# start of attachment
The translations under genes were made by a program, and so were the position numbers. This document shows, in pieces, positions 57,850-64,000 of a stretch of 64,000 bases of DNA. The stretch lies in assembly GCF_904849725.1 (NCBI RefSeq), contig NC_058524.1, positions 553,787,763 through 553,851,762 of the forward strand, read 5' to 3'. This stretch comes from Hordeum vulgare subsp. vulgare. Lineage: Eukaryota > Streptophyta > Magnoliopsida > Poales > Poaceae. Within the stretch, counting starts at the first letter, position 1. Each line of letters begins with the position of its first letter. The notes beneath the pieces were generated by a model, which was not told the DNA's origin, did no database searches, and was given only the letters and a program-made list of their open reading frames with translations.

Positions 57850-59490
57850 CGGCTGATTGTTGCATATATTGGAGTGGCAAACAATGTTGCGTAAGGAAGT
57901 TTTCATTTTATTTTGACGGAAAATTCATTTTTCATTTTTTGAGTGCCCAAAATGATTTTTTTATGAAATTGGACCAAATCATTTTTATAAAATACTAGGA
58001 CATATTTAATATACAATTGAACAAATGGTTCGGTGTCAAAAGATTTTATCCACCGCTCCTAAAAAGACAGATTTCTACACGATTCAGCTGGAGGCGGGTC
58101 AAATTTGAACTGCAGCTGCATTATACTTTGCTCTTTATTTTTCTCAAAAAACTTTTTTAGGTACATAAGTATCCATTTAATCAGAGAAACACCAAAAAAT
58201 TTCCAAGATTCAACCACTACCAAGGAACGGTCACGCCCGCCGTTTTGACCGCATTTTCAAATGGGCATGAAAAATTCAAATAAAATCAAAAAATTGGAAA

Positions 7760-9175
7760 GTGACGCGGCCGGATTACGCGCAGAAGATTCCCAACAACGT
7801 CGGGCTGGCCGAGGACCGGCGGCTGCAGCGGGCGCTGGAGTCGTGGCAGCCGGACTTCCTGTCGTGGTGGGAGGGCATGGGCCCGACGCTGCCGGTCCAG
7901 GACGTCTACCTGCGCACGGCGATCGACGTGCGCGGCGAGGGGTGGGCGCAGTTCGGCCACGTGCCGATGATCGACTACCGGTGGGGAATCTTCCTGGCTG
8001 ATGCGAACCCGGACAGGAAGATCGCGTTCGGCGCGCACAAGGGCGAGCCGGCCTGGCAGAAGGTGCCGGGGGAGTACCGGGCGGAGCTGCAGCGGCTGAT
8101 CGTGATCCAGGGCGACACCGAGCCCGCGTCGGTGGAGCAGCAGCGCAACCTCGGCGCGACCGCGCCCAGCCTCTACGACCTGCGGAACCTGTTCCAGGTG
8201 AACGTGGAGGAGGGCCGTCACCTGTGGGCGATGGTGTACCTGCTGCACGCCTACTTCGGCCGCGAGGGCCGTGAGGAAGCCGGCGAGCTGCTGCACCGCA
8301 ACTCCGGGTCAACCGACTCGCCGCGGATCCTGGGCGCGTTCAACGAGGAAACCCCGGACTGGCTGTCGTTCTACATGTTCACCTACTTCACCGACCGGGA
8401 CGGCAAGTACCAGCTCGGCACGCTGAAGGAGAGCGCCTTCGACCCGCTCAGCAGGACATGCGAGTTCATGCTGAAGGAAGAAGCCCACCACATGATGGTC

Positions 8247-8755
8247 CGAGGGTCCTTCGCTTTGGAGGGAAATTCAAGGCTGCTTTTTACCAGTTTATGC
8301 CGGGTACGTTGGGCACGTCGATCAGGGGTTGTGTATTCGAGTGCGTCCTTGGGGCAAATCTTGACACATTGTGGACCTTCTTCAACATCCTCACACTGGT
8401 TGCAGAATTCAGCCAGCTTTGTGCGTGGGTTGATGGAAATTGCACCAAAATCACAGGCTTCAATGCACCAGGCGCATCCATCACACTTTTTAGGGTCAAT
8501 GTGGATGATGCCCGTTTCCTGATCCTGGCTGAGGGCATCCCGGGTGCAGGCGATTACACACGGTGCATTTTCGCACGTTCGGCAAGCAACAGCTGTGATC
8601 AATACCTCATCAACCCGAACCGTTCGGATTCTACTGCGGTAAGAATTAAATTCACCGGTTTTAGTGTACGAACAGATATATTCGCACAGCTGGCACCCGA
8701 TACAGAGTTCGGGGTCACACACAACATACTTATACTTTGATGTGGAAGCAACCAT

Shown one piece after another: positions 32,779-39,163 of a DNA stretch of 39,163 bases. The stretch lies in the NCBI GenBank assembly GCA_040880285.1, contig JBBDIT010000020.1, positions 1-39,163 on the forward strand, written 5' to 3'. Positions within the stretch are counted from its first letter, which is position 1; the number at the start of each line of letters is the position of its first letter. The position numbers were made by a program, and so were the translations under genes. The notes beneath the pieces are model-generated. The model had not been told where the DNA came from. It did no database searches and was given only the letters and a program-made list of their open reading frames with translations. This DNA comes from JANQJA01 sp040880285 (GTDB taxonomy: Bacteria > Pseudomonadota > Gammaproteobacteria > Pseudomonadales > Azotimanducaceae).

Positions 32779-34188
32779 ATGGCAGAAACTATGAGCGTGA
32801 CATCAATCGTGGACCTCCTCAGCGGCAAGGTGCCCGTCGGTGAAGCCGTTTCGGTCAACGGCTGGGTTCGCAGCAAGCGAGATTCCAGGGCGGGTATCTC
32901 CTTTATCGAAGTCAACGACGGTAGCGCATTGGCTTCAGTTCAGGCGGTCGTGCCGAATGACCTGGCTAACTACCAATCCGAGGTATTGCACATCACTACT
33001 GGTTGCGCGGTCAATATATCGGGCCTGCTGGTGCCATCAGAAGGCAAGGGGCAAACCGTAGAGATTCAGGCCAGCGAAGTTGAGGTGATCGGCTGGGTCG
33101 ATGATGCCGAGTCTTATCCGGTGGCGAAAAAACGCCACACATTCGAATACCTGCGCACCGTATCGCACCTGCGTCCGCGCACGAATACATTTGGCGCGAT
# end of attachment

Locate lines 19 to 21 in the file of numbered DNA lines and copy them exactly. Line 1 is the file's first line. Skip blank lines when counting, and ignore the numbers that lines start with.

8301 CGGGTACGTTGGGCACGTCGATCAGGGGTTGTGTATTCGAGTGCGTCCTTGGGGCAAATCTTGACACATTGTGGACCTTCTTCAACATCCTCACACTGGT
8401 TGCAGAATTCAGCCAGCTTTGTGCGTGGGTTGATGGAAATTGCACCAAAATCACAGGCTTCAATGCACCAGGCGCATCCATCACACTTTTTAGGGTCAAT
8501 GTGGATGATGCCCGTTTCCTGATCCTGGCTGAGGGCATCCCGGGTGCAGGCGATTACACACGGTGCATTTTCGCACGTTCGGCAAGCAACAGCTGTGATC